Skip to the next morning. Two of us had gotten flights, but the rest of us were pretty sure we wouldn’t be flying out until Tuesday. My amazing friend and hotel roommate was woken at 8:20 the next morning to hear: “You have a flight today at 12:50. You need to get to the airport as soon as possible.” Shelby reacted like a seasoned soldier to the sudden change in plans, throwing her stuff together quickly, yet retaining her characteristic calmness and presence of mind. I ran downstairs to order her a cab, but the receptionist would not comply to my petition. “She’ll have plenty of time with the shuttle,” she said dryly. I tried to explain to her the gravity of the situation, but nonetheless, the young receptionist with the frizzy hair wouldn’t listen. And I could do nothing about it. I had no cell phone. I had no money. No one did. We were literally stranded in the biggest city in Europe. After a very emotional goodbye, Shelby got on the shuttle, and I wondered if I would ever see my dear friend again. I went to my room to relax for a few hours, when I got an e-mail from our coordinator saying that Shelby’s flight was overbooked and she was coming back to the hotel. The avtobus dropped her off three blocks away from the hotel, and she was forced to carry her luggage through a construction zone to the hotel (which I am pretty sure weighed more than she did)! As she maneuvered her gargantuan red suitcase through the ruts and dirt of Moscow construction, the workers started yelling after her “devushka, kuda vui?” (Miss, where are you going?). They seemed clearly amused, and one even helped her carry her suitcase. Shelby notes this as a victory because she made a Muscovite smile! (I’ve heard rumors that this is being considered as an event for the 2014 Sochi Olympics).
The Rage of Russian Babushkas
Skip to the next morning. It was the third day, August 21st, and we arrived at Domodedovo determined to leave this purgatorial madness. Righteous anger pumped through our veins, and we were ready to do almost anything to reach our native land. A large group of Russian study abroad students stood at the United Counter, and we stepped in front of them, trying to explain our dire situation. The leaders, two adult woman, shrieked at us telling us to get to the back of the line. One person told them we weren’t moving, and they screamed again. Another girl from our group yelled back, saying that we had been there for two days. More abusive language from the drill sergeants, American f-words in charming Russian accents. And that’s when I lost it. I looked right at one of the woman and yelled “Our visas expire today!”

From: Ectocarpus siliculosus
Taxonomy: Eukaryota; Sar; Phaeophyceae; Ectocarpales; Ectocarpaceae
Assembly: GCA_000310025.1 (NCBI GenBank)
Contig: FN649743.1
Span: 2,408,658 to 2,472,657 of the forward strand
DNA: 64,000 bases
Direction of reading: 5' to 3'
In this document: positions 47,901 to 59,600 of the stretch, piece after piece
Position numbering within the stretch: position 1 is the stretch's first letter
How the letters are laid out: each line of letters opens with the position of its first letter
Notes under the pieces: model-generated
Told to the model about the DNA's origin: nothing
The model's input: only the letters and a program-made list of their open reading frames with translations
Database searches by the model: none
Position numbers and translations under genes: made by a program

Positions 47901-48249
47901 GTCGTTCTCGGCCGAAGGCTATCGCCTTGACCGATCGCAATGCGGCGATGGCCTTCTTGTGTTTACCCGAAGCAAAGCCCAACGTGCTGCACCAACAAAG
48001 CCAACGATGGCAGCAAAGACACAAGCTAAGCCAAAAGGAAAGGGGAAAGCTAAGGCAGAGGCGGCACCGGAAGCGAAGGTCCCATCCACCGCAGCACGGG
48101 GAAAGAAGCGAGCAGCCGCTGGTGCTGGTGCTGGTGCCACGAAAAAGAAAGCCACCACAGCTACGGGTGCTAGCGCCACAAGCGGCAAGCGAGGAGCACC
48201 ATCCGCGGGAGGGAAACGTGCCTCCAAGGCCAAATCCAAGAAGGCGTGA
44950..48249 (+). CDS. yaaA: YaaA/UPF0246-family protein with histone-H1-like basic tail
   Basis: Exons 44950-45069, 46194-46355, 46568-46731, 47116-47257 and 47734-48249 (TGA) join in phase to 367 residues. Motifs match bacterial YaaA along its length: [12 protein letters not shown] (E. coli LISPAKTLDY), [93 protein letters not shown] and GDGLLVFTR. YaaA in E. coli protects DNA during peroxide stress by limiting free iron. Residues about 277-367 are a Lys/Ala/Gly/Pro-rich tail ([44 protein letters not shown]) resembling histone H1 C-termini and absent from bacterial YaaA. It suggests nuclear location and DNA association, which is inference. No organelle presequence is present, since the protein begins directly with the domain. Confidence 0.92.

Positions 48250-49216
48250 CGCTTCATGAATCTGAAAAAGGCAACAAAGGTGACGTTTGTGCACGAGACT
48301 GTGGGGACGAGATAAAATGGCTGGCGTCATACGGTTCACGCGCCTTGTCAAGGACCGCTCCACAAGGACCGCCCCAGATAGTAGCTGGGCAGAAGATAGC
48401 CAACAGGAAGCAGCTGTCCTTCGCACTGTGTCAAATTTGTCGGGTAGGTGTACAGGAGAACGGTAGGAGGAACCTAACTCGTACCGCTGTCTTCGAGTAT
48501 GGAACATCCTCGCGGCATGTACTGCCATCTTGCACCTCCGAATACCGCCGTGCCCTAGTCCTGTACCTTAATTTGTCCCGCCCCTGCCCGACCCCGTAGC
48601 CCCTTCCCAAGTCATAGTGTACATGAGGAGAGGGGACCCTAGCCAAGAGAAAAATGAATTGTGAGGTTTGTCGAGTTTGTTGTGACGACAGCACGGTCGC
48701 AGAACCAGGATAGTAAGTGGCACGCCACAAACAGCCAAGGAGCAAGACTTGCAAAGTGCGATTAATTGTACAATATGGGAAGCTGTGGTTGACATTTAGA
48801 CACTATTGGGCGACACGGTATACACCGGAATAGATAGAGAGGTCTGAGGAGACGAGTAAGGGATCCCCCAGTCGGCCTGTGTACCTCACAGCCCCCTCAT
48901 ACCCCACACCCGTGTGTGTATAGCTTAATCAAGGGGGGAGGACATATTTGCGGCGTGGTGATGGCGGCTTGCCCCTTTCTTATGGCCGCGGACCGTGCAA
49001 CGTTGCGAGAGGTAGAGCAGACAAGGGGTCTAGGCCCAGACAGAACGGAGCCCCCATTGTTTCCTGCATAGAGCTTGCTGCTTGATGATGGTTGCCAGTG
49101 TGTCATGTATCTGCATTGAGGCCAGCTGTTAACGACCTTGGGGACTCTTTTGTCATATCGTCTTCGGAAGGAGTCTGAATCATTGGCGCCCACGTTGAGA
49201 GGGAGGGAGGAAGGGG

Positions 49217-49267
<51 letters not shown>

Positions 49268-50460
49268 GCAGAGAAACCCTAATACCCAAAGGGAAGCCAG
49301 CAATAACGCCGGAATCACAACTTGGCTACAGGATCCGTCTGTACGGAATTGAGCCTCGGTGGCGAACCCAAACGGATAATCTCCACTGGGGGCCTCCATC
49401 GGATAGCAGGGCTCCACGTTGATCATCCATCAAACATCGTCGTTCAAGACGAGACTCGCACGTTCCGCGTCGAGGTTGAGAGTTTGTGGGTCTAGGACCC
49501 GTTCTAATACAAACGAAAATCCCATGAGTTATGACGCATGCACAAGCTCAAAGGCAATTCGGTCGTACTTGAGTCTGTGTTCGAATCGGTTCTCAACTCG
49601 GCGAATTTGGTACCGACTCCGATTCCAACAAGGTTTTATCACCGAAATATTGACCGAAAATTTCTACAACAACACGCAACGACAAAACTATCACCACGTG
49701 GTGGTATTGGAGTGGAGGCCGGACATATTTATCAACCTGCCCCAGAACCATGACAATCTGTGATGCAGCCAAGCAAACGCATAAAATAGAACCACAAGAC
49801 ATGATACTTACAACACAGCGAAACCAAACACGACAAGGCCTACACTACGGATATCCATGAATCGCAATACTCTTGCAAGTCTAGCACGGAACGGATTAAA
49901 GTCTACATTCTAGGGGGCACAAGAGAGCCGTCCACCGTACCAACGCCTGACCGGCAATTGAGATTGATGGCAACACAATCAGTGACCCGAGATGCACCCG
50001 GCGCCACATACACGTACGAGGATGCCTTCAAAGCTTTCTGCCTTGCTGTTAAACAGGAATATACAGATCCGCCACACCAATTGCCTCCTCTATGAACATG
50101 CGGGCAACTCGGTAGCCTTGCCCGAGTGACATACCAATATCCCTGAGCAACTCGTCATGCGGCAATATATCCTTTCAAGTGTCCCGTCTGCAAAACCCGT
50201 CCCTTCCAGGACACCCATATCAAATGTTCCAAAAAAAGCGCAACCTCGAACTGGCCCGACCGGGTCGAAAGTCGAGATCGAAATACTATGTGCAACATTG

She fired back, anger in her eyes “WE DON’T CARE!”
Determined to have the last word, I yelled back, more quietly this time, “We don’t care either!”
In the meantime, two elderly ladies stared at us in disgust, hatred, and advised the younger women on how to deal with the American breed of homo sapien, clearly an evil, under-evolved creature.
“Don’t speak to them in English! They come to our land to war against us! Speak to them in Russian so they can’t understand! The American government is full of corruption.” Then one of my group mates informed me that they both gave our group the middle finger. Classy.
Thankfully, before any blood was shed, the United Representative recognized us and gave us priority. She couldn’t believe that we had been stranded for two days. We got our tickets and boarded the plane to the land of the free and the home of the brave. I breathed a sigh of relief. I shouldn’t have.
You’re Going Home- JUST KIDDING!
Landing safely in D.C.? Check. Customs without a hitch? Check. Rushed goodbyes before sprinting to catch my puddle-jumper to Philly? Check. I sat in the Philadelphia airport, content. Sure, my throat screamed from my newly developed cold, my skin was sweaty with that distinctive traveler’s grime, but I was nursing a Dunkin Donuts hazelnut coffee with cream, chatting on the phone with a good friend from the group, and confident I would be hugging my parents and brother in a matter of hours. So when I handed my “ticket” to the lady at the gate, euphorically awaiting an uncomfortable seat in the US Airways jet, I died a little when she told me the boarding pass, well, wasn’t really a boarding pass. Apparently, the ticket had been “improperly bought.” I hate it when people cry at airport counters. I usually think they’re acting. But this was no role play. Desperate, I lost it. I broke down into tears, explaining my situation to the ladies at the desk. Unfortunately, there was nothing they could do, and my plane left without me. One of the women at the US Airways counter I know was sent by God. She was a short little grandmother with short platinum hair and kind blue eyes. She treated me like her own daughter, calming me down, getting me a magazine, and even walking me to the hotel after she had punched out for the night. Her presence was like God saying, “hang in there honey; it’s going to be alright!” And it did turn out alright in the end. After a sleepless night watching Seinfeld reruns and trying to ignore my growling stomach, I got on a plane the next morning and was able to give my family the huge hug I had wanted to for so long. I am currently sick in every way possible, with a fever, sore throat, and nasty cough, but I am home. And there’s nothing more I could ask for. In the end, this whole ordeal has been a testament to the amazing faithfulness of God in the midst of uncontrollable circumstances. Although it was difficult, along every step of the way, God provided for my needs, and brought me to a place of greater trust in Him.  As the psalmist says in Psalm 20, “Some trust in chariots and some in horses (or airlines and airplanes), but we trust in the name of the Lord our God.”
*Note- This reversal of the phrase “there’s a truth in every joke” was coined by my dear friends Andrew and Mitchel who had a knack for butchering idioms during our time in Nizhniy Novgorod.  I think that the reversal fits the Domodedovo Airport quite well- the truth is that the Russian airport is a tenth as efficient and helpful as American airports are, and the sadistic joke, was that we, poor, helpless Americans, could do absolutely nothing about it!